Integrating ecology and economy

With her eco-friendly stationery initiative, Velim Eco, Kaydence Rodrigues plans on doing her bit for the environment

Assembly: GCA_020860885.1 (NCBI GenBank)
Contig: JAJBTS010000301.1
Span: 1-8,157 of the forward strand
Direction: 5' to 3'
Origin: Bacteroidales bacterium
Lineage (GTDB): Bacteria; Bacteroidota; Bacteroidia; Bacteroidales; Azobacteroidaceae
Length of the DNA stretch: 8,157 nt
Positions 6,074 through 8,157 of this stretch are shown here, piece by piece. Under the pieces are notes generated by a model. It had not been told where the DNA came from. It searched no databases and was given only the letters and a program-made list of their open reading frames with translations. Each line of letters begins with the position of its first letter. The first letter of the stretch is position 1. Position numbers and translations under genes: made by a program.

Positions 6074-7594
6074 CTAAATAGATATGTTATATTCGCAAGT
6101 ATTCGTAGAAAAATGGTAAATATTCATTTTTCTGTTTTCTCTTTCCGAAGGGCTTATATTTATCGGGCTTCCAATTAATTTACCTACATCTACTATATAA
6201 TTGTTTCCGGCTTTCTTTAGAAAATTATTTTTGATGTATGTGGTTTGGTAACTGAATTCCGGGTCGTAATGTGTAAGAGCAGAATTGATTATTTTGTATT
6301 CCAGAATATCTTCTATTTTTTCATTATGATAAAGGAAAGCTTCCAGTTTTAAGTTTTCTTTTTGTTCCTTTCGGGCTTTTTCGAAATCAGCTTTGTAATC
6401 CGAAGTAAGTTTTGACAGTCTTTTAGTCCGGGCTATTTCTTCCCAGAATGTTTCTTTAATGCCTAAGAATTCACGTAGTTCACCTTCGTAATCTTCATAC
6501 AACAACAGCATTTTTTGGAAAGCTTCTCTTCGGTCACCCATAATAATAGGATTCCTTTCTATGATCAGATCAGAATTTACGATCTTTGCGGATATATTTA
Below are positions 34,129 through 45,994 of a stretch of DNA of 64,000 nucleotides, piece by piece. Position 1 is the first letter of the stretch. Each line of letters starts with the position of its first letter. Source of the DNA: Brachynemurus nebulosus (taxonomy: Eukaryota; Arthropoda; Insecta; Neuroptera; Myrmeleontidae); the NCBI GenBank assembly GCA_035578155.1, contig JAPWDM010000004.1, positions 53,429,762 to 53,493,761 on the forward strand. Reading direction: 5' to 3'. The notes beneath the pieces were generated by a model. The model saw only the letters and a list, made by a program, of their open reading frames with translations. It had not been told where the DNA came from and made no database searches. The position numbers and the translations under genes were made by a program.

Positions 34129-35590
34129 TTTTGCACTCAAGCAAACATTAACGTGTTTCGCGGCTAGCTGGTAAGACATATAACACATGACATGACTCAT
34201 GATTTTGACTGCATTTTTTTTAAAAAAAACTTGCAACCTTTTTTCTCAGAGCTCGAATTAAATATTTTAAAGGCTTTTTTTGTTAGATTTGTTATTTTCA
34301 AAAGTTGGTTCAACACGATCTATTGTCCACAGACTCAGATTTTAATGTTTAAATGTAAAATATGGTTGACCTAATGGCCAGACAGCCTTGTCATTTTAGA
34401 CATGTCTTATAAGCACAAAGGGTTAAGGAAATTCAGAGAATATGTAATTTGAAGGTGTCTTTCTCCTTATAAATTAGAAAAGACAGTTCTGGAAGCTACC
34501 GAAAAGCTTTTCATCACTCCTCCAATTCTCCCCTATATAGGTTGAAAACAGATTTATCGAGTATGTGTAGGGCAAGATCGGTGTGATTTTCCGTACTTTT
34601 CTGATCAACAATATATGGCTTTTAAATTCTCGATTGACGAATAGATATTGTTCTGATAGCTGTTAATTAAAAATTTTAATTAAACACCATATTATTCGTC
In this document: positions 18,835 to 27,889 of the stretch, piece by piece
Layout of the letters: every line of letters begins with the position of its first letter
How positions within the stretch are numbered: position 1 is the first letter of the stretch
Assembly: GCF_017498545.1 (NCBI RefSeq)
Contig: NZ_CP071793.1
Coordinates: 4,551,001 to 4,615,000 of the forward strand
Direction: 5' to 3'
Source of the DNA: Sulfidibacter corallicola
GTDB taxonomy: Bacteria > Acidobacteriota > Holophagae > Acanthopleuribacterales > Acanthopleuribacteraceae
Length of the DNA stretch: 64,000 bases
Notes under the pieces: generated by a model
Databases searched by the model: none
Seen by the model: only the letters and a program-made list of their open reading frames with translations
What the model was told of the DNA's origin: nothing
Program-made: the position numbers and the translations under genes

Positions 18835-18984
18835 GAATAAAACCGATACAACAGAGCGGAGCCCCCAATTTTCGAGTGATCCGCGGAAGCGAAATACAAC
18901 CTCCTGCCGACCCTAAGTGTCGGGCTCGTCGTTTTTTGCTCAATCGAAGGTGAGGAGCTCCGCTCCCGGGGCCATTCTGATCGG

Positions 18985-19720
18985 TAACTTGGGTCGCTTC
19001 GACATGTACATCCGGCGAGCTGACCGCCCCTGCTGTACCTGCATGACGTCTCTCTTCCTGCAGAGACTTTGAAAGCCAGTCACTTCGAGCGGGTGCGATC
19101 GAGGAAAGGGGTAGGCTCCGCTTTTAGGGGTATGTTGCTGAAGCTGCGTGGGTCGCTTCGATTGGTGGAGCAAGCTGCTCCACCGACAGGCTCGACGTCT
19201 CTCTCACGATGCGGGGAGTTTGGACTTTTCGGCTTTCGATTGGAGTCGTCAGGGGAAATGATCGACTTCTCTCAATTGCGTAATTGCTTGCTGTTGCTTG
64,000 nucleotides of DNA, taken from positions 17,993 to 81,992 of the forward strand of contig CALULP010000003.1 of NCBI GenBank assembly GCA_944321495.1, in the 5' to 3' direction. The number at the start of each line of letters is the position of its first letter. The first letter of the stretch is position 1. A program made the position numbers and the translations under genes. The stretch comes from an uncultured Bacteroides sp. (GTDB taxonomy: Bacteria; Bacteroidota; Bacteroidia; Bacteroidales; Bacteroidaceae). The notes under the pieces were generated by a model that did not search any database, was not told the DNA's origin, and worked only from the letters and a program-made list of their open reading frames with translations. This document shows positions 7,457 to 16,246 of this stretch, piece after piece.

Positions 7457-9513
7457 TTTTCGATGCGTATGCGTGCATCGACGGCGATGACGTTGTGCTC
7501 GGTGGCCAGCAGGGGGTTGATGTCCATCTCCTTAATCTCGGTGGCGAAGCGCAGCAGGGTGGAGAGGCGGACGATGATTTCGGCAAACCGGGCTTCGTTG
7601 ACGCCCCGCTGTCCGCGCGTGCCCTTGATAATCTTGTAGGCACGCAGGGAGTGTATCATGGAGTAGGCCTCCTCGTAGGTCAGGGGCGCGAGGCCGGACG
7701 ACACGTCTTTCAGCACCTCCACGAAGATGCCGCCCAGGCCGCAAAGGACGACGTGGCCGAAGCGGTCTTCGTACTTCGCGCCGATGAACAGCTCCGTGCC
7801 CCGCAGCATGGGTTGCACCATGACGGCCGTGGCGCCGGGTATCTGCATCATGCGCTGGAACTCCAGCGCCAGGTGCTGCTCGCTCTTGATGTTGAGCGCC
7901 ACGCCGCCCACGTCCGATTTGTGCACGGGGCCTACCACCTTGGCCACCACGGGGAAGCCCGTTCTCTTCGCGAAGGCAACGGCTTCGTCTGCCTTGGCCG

Kaydence Rodrigues lives by the motto that one needs to become the change one wants to see in the world. She believes that we live in a world with very little respect for our ecology, over utilisation of our natural resources and lack of understanding on the importance of reuse, recycle and repurpose. She has been inspired to be an entrepreneur from a young age by her parents, and decided to embark on a journey to become a founder of a startup focused on doing her bit to reduce the burden on the environment. She is currently in her first year of Arts with a specialisation in Psychology at the Chowgule College, and balances her time between her studies and entrepreneurial venture. In Kaydence’s first startup enterprise ‘Syamantaka’ they focused on recycling and repurposing, wastepaper through their initiative ‘Velim Eco’ into commodities of economic value. She was inspired by the United Nations (UN) Sustainable Development Goals which focuses on meeting the needs of the present generation without compromising the ability of the future generations to meet their own needs. A wealth out of waste idea for a school project stirred an interest in Kaydence to pursue the idea of recycling waste paper and repurposing them, which brought up the idea of Velim Eco. “Our family runs a media business and I have had the opportunity to visit printing presses not only in Goa but also Mumbai and Delhi. The value of a newspaper in most homes is a one day read and after that it is thrown away as wastepaper. Seeing the pile of newspaper waste at my home and homes of my relatives, I thought of recycling it and repurposing those newspapers into a new commodity.” Her research before venturing into this startup idea revealed that every year 2.4 billion plastic pens are introduced into the market, out which 91% do not get recycled. Moreover, plastic pens are reportedly the second largest contributor to plastic waste in the world. “Therefore, in discussion with my business advisors, I decided to embark on this entrepreneurial journey in creating eco-friendly products from recycled waste paper. To our good fortune, we found the technology, machinery and also factory space to work on the idea.” Their first effort was the create pencils out of waste newspapers, and their product is now used by the personnel at the Goa Government Secretariat. “After newspapers we decided to extend our scope into recycling and repurposing work to all waste paper and that led to our second product initiative – Velim Eco Pens, which we test-marketed in Goa with our first order to Dhempe College recently and it was greatly appreciated. In May, we plan to have a national roll-out for the product in stationeries’ in Goa, Mumbai and Delhi.” Eco-friendly products made out of recycled waste paper are not a new idea. However, Kaydence and her team realised that while ecofriendly products do exist in the market, they are positioned as novelties and not commodities. “I wanted to create eco-friendly products that can compete in quality and price sensitivities with other products like in the pencil space with Natraj and Apsara and in the pens space with Reynolds. My vision and that of my team is to create awareness among people to encourage the utilisation of more eco-friendly products, both, from an ecological and an economical point of view too. Secondly, I want people to stop using plastic pens as they are disastrous to our environment.” The process to manufacture the eco-pencil begins with the accumulation of the raw material needed to make the eco-pencil. Kaydence explains, “We currently ensure that the newspapers are collected in our village of Velim, from our family and friends. These newspapers are then sent to our current factory space in Bengaluru for processing the waste newspaper into pencils. Our manufacturing team has been trained to take the collected newspapers to a stepby-step process of repurposing and coming out into its final product of a pencil. Around 20 kilos of waste newspapers can make roughly about 30,000 pencils. Right now the production is at a shared space in a factory belonging to a family friend. This year, we plan to open our own factory for our Velim Eco products in Goa. Similarly, for our Velim Eco-Pens collected wastepaper is recycled and repurposed into a pen.” While one Velim EcoPencil costs `9, Kaydence and her team are confident that in the coming year they will be able to offer it at `6 to compete directly with Natraj or Apsara brand of pencils with expected increase in pencil orders. Their Velim Eco-Pens are priced at `12 per pen and they hope that they can offer them at `10 per pen to compete with Reynolds. At this point, their production line is focused on Velim Eco-Pencils made of out of recycled newspapers and Velim Eco-Pens made out of recycled wastepaper. “These two products are our key focus areas for the first 24-months of our operations, since we launched in February 2023. We will be considering other products too at a later stage, as we want to stay focused and have a lean product line,” says Kaydence. Kaydence first strategy was to name her brand Velim Eco after the village of her grandparents and parents in Goa. “I wanted to show the world that eco-friendly quality products can go global from a small village in Goa. Our next strategy was to focus on the usage of pencils instead of plastic pens in schools and offices. Our third strategy was to make Velim EcoPencils and Velim Eco-Pens affordable for the common man. Our fourth strategy was to go beyond stationary shops but focus on corporate clients and governments who are focused on sustainable developed products. Our fifth strategy was to expand into the international markets.” Currently, Velim Eco-Pencils have been exported to Israel, Italy, Sri Lanka, and Dubai and will soon be available in Jamaica too through their international distributor network. Kaydence and her team are also producing Velim Eco-Pencils for the Royal Orchid Group of Hotels for its 83 hotels across India. “We currently supplying Velim EcoPencils to the Goa government and soon will be supply to the Maharashtra and Gujarat governments. We will also be supplying to the Smart Cities offices across India shortly,” adds Kaydence.  When it comes to challenges Kaydence mentions the pricing as a primary roadblock. “EcoFriendly products are mostly seen as novelties because their prices are often higher than regular products such as pencils and pens. The quantum of the quantity decides the price, therefore we decided to focus extensively on institutional sales to garner bulk orders and we have found that because of this strategy we have been able to also bring the retail prices to a competitive level with regular products from Natraj, Apsara and Reynolds. We have managed to ensure that our pencils and pens are within the reach of the common man, who wants to do his or her bit for the environment by purchasing eco-friendly products.” Kaydence says that one must learn to live by the principles of sustainable development and everyone must do their bit in reducing the burden that we all put on our ecology